Whether they were on the spot on the fateful day or not, everyone in Giumri lost at least one relative. Stories of bereavement are never far from the surface. "My sister was at school and my father was at work in a factory. It took nine days to find their bodies," says Fatima Vartanyan, who attends a clinic four times a week to relieve the stress she still suffers.
Ashot Simonyan, the taxi driver who took us to the hillside where thousands of Giumri residents are buried, many in unmarked graves because their bodies were too broken to be identified, suddenly announced: "That's my brother and his family." We followed his finger to a headstone on which were etched the faces of a handsome dark-haired man, his wife, and a little girl.
"Officially, 20,000 people in Giumri died, but the real figure was probably closer to 30,000," says David Sarkisyan, the local chief prosecutor, as he drove us round the town. Almost as an aside, he added: "My sister was buried on what was meant to be her wedding day. The restaurant and everything had been ordered."
At the time of the earthquake, Sarkisyan was a young police detective. "Many people didn't report the deaths of relatives. Compensation was 500 roubles for loss of a life and 1,500 for each surviving family member who lost their home. Can you blame them?"
Newcomers to Giumri will see a town largely rebuilt. But adult residents know the invisible sites of mass death. Pointing to the new courthouse, built from pink tufa, the local stone, Sarkisyan says two three-storey schools once shared this corner of the town's main square. Eight hundred children died.
Yeah, after months of slacking on my secondary music blog (ok, well not writing anything at all) I'm back with a monster of a post, including a new downloadable jungle mix. Check it out.
Here's an excerpt from Simon Kuper's superb Football Against the Enemy, describing the football stadium's role as the one refuge for dissent in the Soviet Union, in this case specifically in Armenia:
Kuper, Simon. Football Against the Enemy
Armenian women did not go to the stadium, so it was a place for male rituals. 'When you go to the stadium,' said Levon, 'you can do some free things.' For instance, only in the stadium was it acceptable to curse. There, it was even considered an art to invent terrible curses. Levon told me of the fan who shouted, 'Referee, fuck your wife in front of the Lenin Mausoleum!' The point here was that to the provinces of the USSR, Lenin's Mausoleum seemed the centre of the world, a place which all could see. The crowd would laugh: they appreciated good curses. 'But there was a debate,' Levon said, 'between those who wanted to invent new curses and those who preferred traditional curses. Once, a man shouted, "Referee, I piss on you!" Another man turned round and asked, "Why 'piss'?" For this was not a traditional curse. But the other man replied, "Why not? It's what I feel like doing."'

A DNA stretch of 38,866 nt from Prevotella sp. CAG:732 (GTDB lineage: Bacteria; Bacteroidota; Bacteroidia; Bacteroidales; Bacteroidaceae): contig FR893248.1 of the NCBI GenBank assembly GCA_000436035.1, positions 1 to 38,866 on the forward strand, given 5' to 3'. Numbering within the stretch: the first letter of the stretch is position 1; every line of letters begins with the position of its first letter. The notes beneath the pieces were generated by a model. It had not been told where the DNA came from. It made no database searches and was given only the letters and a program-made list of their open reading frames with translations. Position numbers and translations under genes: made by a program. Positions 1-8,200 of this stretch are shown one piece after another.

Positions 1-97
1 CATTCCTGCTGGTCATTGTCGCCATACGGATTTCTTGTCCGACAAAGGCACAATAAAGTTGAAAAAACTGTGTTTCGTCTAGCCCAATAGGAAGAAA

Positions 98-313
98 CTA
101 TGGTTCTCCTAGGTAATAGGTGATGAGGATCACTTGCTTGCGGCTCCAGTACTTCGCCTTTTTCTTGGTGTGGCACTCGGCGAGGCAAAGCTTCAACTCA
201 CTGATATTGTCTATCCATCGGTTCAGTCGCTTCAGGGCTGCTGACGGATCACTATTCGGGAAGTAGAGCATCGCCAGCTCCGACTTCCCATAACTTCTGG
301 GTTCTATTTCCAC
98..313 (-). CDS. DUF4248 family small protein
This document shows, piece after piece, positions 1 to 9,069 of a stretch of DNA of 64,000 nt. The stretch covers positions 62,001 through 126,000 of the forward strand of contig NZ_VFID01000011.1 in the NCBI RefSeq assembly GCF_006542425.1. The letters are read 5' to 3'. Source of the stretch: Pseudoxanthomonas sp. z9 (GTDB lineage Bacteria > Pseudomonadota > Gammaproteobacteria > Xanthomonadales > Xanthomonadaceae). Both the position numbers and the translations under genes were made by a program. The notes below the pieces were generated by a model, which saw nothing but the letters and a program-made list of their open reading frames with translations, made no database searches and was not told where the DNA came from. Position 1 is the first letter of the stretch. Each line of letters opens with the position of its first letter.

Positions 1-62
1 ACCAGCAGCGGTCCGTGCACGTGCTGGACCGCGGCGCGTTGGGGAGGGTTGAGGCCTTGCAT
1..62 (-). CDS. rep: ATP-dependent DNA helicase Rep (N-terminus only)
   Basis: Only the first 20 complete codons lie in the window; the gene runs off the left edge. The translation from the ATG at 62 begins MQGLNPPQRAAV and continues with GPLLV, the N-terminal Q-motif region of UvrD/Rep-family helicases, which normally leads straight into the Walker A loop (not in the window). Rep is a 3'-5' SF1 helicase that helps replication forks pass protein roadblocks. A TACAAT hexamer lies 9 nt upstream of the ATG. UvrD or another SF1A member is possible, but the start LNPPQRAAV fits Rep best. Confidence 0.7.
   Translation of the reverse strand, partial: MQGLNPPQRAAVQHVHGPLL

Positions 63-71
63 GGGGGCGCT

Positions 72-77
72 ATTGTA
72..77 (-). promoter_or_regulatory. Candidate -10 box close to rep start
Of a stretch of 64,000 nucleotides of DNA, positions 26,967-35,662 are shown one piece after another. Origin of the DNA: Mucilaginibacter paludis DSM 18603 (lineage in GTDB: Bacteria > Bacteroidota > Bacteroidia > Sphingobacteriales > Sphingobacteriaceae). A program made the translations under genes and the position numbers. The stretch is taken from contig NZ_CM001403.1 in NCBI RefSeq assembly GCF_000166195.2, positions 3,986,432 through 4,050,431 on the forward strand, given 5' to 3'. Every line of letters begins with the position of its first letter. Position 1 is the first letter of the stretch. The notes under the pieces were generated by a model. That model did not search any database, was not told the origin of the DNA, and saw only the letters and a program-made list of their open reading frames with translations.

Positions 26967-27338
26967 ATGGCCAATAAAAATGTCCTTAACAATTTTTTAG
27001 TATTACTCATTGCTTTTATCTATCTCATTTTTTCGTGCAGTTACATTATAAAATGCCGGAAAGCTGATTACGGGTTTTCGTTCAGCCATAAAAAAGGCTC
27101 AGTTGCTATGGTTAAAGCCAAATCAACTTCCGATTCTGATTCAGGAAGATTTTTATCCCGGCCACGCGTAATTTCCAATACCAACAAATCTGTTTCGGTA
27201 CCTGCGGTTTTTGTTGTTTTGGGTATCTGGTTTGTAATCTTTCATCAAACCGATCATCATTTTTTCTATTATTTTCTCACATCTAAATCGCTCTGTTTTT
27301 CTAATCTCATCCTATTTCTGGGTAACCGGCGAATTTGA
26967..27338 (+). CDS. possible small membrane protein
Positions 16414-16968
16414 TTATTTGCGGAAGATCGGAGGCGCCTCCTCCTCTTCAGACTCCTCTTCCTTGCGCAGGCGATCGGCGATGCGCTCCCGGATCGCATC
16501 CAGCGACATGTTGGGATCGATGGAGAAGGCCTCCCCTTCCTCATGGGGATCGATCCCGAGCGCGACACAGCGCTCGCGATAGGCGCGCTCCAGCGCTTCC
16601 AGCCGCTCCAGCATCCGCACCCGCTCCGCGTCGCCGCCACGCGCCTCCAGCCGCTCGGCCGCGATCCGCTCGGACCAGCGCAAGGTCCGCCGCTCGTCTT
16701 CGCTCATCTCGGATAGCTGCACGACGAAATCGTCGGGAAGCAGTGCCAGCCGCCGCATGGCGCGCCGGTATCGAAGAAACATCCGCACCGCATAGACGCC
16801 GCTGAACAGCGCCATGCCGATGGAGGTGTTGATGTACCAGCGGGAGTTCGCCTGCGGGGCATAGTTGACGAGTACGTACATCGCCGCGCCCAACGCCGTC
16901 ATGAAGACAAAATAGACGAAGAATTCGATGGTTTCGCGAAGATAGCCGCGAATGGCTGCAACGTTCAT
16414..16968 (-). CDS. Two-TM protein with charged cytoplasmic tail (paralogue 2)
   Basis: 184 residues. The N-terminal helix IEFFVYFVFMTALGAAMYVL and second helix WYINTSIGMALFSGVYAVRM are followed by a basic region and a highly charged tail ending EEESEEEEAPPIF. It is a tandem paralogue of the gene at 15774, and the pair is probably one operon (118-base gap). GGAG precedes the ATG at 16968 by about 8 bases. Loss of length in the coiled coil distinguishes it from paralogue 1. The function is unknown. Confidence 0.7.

The cursing stopped when a bigger ground was built. Now the fans were spread out and their curses could not be heard, and, as Levon told me, 'people need to be heard, not only to cry. In the old stadium you could make a policeman look up shocked at a particularly awful curse.'
In the stadium you were free, to curse, to chant, to be with your own. The normal psychological state of a Soviet citizen was one of frustration. 'Now', Levon said, 'Spartak fans can go anywhere to express themselves: to a political meeting, to a church, to a rock concert. OK, they don't go to political meetings, but you know that they can. Once you know you are free to express yourself as you like, you don't need actually to do it.' So attendances dropped. (p.47)
These pictures were taken when I was about 17/18. Moody. Click on the pics to be taken to larger versions.
Looking out over the crowd at Highbury. Not long after we moved to London in 1991 I decided to start supporting Arsenal. Why? Well, one of the first kids my age that I met when we moved over was a big-time Spurs supporter, and he hated Arsenal. He was also a total dick, so I decided to go for Arsenal. I started to learn about the history, get my dad to take me to matches, and we both fell deep into it. My dad and I have now been season ticket-holders at Highbury for twelve seasons, and it's pretty astonishing how much has changed (ok this season is not so good so far) since we took up our seats in the appalling 1994-1995 season.
Paddington Green Estate, Edgware Road. For those outside Britain, these buildings are pretty typical examples of a council estate (aka housing project) - cheap, working-class housing rented out by local councils (although now a lot of the stock has been sold off or is privately managed).